Before the coronavirus pandemic induced an economic collapse, Massachusetts was already facing a serious crisis: The state had experienced the largest percentage increase in family homelessness in the country since 2007 — a problem that the pandemic has only threatened to make worse. Now, the Boston City Council is planning on forming a special commission to reverse that trend, promising to end family homelessness in the city within five years. But while the Council’s commission is an earnest and much-needed endeavor, the city can go only so far in fixing what is ultimately a statewide problem. That’s why in addition to the council voting to create the commission — which seems likely to happen — the state should begin to lay the groundwork for a comparable operation.
The crisis of homelessness is often invisible to those not directly experiencing it. That’s in part because Massachusetts is the only state with a right-to-shelter law, which means that the state provides housing to people experiencing homelessness. (There are some conditions, however, and to be eligible for state-provided housing, someone has to prove that their homelessness was caused by something like a no-fault eviction or a natural disaster.) So while Massachusetts might not have obvious signs of its ever-worsening crisis because many of those afflicted by it are temporarily housed, it doesn’t mean that it’s under control. “In Boston, we have 125 schools. Every school in the city — every school in the city — has students who are experiencing homelessness,” said City Councilor Annissa Essaibi-George, who has led the push for a special commission.
There are, on average, 3,766 families who find themselves homeless every night in Massachusetts, which is equal to about 12,000 people. And, according to the White House-led US Interagency Council on Homelessness, the total homeless population in the state on any given day is more than 15,000 total. Most concerning is the number of students and unaccompanied minors who experience homelessness: Over 23,000 students reported being homeless at some point during the 2017-2018 school year. This is especially alarming because homelessness stunts students’ social and academic development, hinders their mental and physical health, and puts them at greater risk of getting entangled in the criminal justice system.
That’s why it’s crucial that governments act to prevent people from facing homelessness. The city’s proposed commission would attempt to do that by first measuring the cost that the homelessness crisis imposes on the city and by studying the gaps in the resources that homeless families have available to them. It would then release a comprehensive plan, based on its analysis and findings, for the city to implement.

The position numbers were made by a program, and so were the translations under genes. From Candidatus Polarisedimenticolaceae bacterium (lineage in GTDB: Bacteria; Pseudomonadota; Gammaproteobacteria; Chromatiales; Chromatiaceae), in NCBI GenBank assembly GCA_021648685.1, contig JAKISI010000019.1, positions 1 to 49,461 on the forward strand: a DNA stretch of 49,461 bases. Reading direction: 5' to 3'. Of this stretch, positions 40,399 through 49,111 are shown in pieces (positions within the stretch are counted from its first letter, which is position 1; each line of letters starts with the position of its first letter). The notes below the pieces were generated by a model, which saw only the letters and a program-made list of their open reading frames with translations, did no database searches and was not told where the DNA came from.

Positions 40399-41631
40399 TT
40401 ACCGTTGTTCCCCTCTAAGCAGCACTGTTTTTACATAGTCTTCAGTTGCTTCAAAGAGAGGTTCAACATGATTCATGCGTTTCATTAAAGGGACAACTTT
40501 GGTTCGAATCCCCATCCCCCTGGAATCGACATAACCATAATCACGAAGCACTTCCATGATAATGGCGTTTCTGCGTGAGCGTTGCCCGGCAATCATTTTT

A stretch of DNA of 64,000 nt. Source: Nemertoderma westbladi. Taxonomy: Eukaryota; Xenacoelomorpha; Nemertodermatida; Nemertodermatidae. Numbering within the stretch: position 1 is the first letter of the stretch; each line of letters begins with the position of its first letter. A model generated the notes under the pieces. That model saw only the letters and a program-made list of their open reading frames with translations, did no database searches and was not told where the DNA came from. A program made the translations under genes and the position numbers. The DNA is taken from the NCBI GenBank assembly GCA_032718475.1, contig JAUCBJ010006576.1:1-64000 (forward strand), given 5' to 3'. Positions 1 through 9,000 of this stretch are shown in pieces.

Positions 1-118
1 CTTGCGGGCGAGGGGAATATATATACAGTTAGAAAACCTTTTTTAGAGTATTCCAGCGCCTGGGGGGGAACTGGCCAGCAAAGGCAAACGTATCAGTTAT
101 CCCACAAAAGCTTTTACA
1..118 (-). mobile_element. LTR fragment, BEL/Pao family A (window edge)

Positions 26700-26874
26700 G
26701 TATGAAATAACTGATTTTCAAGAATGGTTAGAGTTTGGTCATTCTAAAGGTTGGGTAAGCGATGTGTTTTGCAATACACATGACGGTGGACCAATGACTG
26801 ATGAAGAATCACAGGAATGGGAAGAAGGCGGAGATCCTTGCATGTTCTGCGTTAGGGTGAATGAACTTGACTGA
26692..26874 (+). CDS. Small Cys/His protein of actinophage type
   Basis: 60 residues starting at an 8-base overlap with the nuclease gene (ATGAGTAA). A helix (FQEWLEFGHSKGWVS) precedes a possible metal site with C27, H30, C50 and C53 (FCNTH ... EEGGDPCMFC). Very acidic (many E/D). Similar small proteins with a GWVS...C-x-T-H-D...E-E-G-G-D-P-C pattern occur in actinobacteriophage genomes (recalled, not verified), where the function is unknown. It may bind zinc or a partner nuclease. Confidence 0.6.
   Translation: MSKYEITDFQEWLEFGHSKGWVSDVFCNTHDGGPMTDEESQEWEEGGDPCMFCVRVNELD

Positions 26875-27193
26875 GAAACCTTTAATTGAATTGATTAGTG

One reason the commission would be a step in the right direction is that the homelessness crisis requires a coordinated effort by local, state, and federal agencies. “One of the greater challenges [for Boston] has been coordinating services with the state, because most of the work around family homelessness — the systems and the infrastructure that are in place when a family becomes homeless — is within the state,” Essaibi-George said. “This commission would rely on state partnership.”
Indeed, the current language in the legislation before the council ensures that the commission is made up of stakeholders from both the city and state. It would include members such as the mayor, the governor, and the secretaries of Health and Human Services and the Department of Housing and Community Development, among others.
But in the end, the commission can go only so far. While it would have an administrator to ensure that the city does the work that needs to get done, it is easy to imagine the administrator or the commission as a whole becoming the scapegoat if no progress is made. That’s why it is incumbent on the mayor and the council to commit themselves to managing this crisis. Residents should ultimately hold the city’s political leaders accountable for making measurable progress in reducing the number of families who are homeless and the growth rate of homelessness.
With the pandemic ongoing, the economy stumbling, and evictions looming, both the City of Boston and the Commonwealth need a targeted effort to finally bring an end to homelessness. While the vote to form the commission is not yet scheduled, Essaibi-George anticipates that the council will pass her legislation early next month. The work that awaits the commission may seem insurmountable. But if the council, the mayor, and the governor take this crisis seriously and prioritize the commission’s work, then they may actually succeed.
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